Combination Problem

Homework Statement

You are given 8 balls, each of a different color. How many distinguishable ways can you:

(1) Divide them (equally or unequally) between 2 urns.
(2) Divide them (equally or unequally) between 2 children (and each child cares about the colors he or she receives).

Homework Equations

These are the enumeration formulas we are responsible to know:

Sampling with replacement and order: $n^r$
Sampling without replacement, without order: nCr = $\frac{n!}{r!(n-r)!}$
Sampling without replacement, with order: nPr = $\frac{n!}{(n-r)!}$

The Attempt at a Solution

I initially thought that problem (1) would be without replacement and without order, so that the answer would be a combination with n=8 and r=2, and that problem (2) would be without replacement and with order, so a permutation with n=8 and r=2.

However, that isn't correct. It seems like it might actually be a case where there is replacement. The fact that we are giving the balls to two people, or placing them in two urns, is screwing me up. How can I think about this problem and go about solving it? Is it solvable with just the equations I've listed above? Thanks.

The Attempt at a Solution

LCKurtz
Homework Helper
Gold Member
Think about the 8 balls being lined up in a row.

_ _ _ _ _ _ _ _

Put a 1 in each place if the ball goes in urn A and a 0 if it goes in urn B. How many binary numbers does that give? Then it matters whether the urns are distinguishable.

Okay, so if for each ball there would be 2 options for urns, meaning that for the case when the urns are indistinguishable the options available would be:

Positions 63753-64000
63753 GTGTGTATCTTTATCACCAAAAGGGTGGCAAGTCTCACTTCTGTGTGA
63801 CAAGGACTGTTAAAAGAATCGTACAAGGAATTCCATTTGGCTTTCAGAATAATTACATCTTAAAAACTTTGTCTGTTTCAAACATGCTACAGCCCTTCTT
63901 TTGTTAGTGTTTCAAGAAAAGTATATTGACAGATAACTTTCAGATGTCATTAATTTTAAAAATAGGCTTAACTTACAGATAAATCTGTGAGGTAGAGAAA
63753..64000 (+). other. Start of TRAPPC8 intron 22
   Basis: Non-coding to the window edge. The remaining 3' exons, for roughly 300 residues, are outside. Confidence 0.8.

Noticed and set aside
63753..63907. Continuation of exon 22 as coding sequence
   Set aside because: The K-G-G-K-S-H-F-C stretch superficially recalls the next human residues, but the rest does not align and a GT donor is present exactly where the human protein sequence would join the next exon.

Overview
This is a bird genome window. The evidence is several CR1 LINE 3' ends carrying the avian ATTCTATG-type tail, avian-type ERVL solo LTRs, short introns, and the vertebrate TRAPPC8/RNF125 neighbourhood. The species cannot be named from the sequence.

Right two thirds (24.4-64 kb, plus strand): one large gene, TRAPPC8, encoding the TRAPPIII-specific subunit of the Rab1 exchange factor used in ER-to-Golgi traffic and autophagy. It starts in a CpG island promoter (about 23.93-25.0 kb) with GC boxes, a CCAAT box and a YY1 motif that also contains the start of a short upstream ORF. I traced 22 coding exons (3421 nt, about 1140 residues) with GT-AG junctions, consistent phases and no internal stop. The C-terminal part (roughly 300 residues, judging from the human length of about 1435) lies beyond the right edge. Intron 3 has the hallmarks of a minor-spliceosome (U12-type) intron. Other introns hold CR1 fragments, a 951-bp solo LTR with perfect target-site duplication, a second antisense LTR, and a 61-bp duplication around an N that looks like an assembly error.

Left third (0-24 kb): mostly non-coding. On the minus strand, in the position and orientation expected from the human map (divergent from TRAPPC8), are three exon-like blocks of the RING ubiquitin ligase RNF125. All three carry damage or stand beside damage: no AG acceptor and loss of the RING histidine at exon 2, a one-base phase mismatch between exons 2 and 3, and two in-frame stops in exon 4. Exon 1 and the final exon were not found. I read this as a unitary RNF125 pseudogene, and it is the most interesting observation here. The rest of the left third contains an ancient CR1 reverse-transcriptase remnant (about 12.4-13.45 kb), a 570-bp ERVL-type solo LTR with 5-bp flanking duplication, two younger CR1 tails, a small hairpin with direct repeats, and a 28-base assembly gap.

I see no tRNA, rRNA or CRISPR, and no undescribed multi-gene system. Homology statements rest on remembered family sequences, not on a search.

$2^8 = 256$.

This would be a case where order matters, right? When order doesn't matter I'd have to divide by the number or repetitions, but I'm not understanding how to do that...

LCKurtz
Homework Helper
Gold Member
Okay, so if for each ball there would be 2 options for urns, meaning that for the case when the urns are indistinguishable
You mean distinguishable
the options available would be:

$2^8 = 256$.

This would be a case where order matters, right? When order doesn't matter I'd have to divide by the number or repetitions, but I'm not understanding how to do that...

If you can't tell the urns apart that would just cut it down by half. For example if you put all the balls in urn A and none in urn B, you couldn't distinguish that from its opposite case because you don't know which urn is which.

I'm afraid the wording of the problem is a bit ambiguous regarding the difference between 1 and 2. The balls are all different colors. If in 1 you are supposed to ignore the colors I would think the problem would state that. In any case we have answered 2, assuming the two children aren't identical twins.